Clear Measures to Reduce the Spread

Thirdly, we need to be clear what measures should be taken in schools and colleges to minimize transmission throughout a phased wider opening.

The Independent SAGE report recommends a ‘traffic light’ system, as used in Norway, suggesting that:

  • When the rate is between 50 and 100 cases per 100k, schools should employ ‘red light’ safeguards. These include such measures as reduced class sizes either through prioritising the return of certain year groups (e.g. early years and examination years) and/or through a rota system within years whereby, at any point in time, half of pupils learn in-person and half online; banning mass activities and assemblies; wearing of masks in all classes for all school students, primary and secondary. It is important to stress that, for this approach to work, the provision of computers, wifi connections and study spaces for all students becomes all the more urgent.
  • When the rate is between 10 and 50 cases per 100k, schools should employ ‘amber light’ safeguards. These will allow all pupils to access full time in-person classes. However, mask wearing and banning of assemblies will be maintained.
  • When the rate is below 10 cases per 100k per week, schools should employ ‘green light’ safeguards. These will remove all safeguards bar mask wearing in crowded spaces, basic social distancing and hygiene measures.

This means proper consideration of rotas, blended learning and, of course additional staff and ‘nightingale schools’ or pop-up classrooms, as the NEU has argued for throughout the pandemic. We are in a far better place to implement blended learning than we were in June of last year and we must give schools and local authorities the flexibility to respond to their local situation.

And when children and young people are back, schools and colleges need the flexibility to focus on their mental health and wellbeing.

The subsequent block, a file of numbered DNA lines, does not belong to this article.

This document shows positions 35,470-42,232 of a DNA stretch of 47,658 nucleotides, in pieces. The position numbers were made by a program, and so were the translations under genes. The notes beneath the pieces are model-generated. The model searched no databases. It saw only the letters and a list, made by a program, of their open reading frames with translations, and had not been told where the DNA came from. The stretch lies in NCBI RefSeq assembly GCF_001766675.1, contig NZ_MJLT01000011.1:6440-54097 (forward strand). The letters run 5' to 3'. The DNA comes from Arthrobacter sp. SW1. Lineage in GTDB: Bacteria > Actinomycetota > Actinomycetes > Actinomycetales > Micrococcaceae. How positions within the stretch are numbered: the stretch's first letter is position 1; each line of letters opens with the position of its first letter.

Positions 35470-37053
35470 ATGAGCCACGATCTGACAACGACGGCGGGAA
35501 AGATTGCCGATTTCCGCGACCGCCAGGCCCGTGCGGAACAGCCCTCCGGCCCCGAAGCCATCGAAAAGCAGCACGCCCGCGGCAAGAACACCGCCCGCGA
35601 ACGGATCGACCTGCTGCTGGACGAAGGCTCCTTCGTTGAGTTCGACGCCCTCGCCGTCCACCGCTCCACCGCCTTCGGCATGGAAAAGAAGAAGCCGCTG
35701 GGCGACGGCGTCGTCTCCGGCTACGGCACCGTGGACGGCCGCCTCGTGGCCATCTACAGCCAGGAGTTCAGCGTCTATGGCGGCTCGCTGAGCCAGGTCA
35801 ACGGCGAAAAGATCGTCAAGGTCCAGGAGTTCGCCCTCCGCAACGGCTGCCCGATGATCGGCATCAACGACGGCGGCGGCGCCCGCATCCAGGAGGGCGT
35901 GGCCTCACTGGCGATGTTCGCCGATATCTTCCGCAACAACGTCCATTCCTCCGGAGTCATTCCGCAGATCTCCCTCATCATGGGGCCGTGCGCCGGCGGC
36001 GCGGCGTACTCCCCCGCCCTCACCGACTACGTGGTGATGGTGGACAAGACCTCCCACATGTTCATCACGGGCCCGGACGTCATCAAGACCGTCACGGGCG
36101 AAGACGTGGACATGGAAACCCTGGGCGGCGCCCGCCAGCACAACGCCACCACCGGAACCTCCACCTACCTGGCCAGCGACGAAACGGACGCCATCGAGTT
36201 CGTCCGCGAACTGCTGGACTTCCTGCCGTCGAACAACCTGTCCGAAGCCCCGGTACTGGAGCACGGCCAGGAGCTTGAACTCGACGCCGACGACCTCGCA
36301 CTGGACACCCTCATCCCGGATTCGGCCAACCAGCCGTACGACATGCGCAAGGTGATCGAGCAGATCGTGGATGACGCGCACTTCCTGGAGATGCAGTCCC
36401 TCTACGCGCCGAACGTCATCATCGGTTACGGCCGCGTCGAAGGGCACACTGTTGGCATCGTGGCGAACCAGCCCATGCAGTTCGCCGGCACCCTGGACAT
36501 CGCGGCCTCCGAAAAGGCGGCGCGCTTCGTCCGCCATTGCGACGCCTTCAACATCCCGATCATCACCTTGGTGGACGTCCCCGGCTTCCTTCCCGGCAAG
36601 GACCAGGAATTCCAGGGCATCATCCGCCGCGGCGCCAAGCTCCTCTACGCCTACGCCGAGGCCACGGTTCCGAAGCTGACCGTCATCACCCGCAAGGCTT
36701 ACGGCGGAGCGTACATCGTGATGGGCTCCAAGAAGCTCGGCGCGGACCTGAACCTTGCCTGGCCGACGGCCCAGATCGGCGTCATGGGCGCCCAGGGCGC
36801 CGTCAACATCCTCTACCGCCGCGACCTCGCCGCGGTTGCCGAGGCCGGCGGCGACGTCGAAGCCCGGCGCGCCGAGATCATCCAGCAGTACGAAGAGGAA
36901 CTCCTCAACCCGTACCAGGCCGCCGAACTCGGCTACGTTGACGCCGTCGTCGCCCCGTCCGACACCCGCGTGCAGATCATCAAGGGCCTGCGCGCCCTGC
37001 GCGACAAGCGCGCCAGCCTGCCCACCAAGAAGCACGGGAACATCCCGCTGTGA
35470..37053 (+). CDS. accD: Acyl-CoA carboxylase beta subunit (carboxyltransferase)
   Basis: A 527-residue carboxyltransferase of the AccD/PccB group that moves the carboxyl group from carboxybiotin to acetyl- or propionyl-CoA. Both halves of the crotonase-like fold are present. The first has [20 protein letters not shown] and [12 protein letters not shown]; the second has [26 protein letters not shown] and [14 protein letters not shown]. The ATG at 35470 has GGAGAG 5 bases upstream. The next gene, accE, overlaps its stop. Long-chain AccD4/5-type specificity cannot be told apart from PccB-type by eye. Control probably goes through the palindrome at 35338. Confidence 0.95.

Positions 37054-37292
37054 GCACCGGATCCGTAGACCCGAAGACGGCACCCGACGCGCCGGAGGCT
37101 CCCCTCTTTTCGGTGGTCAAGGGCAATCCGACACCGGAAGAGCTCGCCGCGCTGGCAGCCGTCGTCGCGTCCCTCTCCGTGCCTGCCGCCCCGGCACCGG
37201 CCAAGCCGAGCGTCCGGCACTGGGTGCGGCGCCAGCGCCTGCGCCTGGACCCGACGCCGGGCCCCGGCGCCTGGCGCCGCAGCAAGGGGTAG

Prioritise Education

Finally, schools and colleges must be a national priority. That means enforcing and maintaining restrictions elsewhere in society to allow schools and colleges to reopen.

The TUC reports, based on its research, that 19% off workers are still being forced into workplaces even though they could work from home.

That is one in five workers being dragged in to work unnecessarily, fueling increased social mixing and spreading infection.

Yet not one company has been prosecuted or fined for this outrage that is prolonging the pandemic and putting lives at risk.

That scandal needs to stop and action needs to be taken quickly if we are to see schools and colleges open safely.

Build in the workplace

Fundamentally, we know that we cannot trust this government to do the right thing. It will be up to us to win a safe and sustainable return to education.

That will mean organising at local and workplace level in response to whatever the government announces on Monday.

Tomorrow’s meeting of the National Executive, and the special meeting on Wednesday will be an opportunity to discuss and firm up our national position but that national position will be delivered in the workplace by our reps, activists and members.

We should all be building workplace meetings for next week to discuss our next steps, and also building attendance for the Reps for Change conference on 6th March, where we can share strategies for winning a safe a sustainable return in every workplace.

Sign up to join our movement for change.